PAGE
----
Readers’ wildlife photos: spring—and babies!

May 26, 2014 • 5:07 am

We have more birds today, and from two readers.

The first few photos, showing the babies of spring, were contributed by reader Ed Kroc, who took them in Vancouver’s Stanley Park.

A typical mallard (Anas platyrhynchos) family, always a happy spring sight.

Mallard Family

A mother wood duck (Aix sponsa) and her many chicks.  Wood duck clutches are usually quite big; this one mother had 15 chicks of her own!  

JAC: That, of course, means a huge mortality rate if the population size is stable 🙁

wood duck

And some resident Canada geese (Branta canadensis)., with Ed’s backstory:

During the second week of April, a mother goose commandeered a gull’s nest across the street from my apartment, laying a clutch of five eggs while the gull pair were out fishing. After a month of incubation, the five goslings hatched early on a Saturday morning.
Unfortunately, since the nesting site was located so high (ideal for gulls, not so much for geese), the goslings were in immediate trouble. Geese chicks need access to water. Since parent geese cannot regurgitate food for their young to eat, the first thing the parents do is lead them into calm water to start eating plants and insects on their own.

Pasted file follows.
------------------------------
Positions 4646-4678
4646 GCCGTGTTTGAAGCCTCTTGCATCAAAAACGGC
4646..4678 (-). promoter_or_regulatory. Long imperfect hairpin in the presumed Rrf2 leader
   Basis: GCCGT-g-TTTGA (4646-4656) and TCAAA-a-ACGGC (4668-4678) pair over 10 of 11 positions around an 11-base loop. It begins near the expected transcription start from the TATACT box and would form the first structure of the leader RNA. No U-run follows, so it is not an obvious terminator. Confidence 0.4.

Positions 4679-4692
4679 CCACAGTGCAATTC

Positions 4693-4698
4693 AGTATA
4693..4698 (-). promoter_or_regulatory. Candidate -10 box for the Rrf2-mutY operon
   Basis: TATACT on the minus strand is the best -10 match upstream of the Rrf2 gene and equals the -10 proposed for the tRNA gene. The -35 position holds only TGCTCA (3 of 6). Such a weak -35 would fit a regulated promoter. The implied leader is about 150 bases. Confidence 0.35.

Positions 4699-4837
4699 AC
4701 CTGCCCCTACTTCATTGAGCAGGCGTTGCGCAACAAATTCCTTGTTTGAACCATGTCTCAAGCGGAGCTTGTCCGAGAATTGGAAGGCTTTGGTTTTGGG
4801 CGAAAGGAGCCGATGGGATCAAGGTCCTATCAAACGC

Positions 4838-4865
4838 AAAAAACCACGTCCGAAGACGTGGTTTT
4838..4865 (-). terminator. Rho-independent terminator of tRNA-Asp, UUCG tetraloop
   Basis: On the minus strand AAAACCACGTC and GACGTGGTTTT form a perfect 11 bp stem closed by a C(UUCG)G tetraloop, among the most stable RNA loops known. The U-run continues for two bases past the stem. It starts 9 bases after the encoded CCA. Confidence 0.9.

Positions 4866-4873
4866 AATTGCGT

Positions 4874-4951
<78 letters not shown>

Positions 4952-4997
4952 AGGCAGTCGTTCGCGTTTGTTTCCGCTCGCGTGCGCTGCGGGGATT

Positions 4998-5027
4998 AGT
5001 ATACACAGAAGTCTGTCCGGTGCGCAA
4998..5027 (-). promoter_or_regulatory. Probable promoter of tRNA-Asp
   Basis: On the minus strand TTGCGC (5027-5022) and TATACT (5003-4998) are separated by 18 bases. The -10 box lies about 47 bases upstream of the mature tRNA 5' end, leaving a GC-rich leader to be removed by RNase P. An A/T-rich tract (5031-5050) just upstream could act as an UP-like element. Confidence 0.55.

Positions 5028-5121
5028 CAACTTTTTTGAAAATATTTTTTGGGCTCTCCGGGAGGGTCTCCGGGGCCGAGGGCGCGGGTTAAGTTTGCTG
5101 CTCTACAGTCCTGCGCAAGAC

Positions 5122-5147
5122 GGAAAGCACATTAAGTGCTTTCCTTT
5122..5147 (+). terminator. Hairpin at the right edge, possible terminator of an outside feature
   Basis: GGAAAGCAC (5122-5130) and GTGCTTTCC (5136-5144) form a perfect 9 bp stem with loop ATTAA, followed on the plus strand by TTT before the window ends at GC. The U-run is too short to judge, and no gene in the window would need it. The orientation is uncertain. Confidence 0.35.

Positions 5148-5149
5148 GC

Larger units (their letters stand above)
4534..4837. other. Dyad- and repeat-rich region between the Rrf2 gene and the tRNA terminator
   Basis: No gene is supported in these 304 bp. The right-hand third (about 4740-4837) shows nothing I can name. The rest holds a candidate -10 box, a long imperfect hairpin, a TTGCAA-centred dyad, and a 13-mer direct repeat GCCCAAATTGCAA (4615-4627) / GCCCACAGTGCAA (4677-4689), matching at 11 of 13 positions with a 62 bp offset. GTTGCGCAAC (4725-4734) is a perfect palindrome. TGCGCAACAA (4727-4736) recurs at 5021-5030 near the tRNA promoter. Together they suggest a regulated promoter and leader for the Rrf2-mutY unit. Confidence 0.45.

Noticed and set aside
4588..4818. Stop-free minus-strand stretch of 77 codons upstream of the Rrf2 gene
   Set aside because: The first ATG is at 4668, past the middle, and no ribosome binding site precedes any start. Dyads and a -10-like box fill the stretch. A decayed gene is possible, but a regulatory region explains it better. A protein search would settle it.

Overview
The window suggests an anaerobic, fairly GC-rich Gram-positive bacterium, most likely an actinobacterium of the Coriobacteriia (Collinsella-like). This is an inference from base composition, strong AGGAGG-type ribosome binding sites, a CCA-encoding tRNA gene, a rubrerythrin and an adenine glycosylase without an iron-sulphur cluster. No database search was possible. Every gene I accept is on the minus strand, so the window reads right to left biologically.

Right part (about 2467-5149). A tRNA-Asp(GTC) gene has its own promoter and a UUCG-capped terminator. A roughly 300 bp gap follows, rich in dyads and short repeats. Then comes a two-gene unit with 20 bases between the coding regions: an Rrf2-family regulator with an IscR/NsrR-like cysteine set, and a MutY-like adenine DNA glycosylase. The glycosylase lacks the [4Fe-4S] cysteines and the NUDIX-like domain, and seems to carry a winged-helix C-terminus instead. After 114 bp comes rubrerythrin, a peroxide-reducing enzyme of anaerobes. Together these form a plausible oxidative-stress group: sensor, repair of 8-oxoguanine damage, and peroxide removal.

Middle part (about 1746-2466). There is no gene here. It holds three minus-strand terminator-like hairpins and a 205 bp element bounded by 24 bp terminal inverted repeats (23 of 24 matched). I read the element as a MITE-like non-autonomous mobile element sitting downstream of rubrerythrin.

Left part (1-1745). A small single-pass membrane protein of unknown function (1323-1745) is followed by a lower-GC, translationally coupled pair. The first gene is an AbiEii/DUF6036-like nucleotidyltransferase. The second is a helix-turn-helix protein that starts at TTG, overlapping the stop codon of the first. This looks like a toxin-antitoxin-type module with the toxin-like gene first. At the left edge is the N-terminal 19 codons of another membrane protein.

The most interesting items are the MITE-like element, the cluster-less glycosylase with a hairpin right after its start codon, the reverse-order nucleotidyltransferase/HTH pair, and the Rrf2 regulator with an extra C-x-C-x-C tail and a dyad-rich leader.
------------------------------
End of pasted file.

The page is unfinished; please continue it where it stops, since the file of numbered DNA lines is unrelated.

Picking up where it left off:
Baby geese have been known to jump from heights of 40 feet from their nest to the ground below to follow their parents to water. Of course, this usually happens in a marshy area, where the ground is soft and wet and, most notably, not made of concrete. The geese across the street managed to jump down two storeys from their nest to the main roof area, but from there the family was trapped. A large ledge surrounds the roof (probably about a foot high) and made it impossible for the goslings to get over the edge. Even if they could have mounted the ledge, it’s unlikely they would have survived the fall four storeys down to the pavement at street level.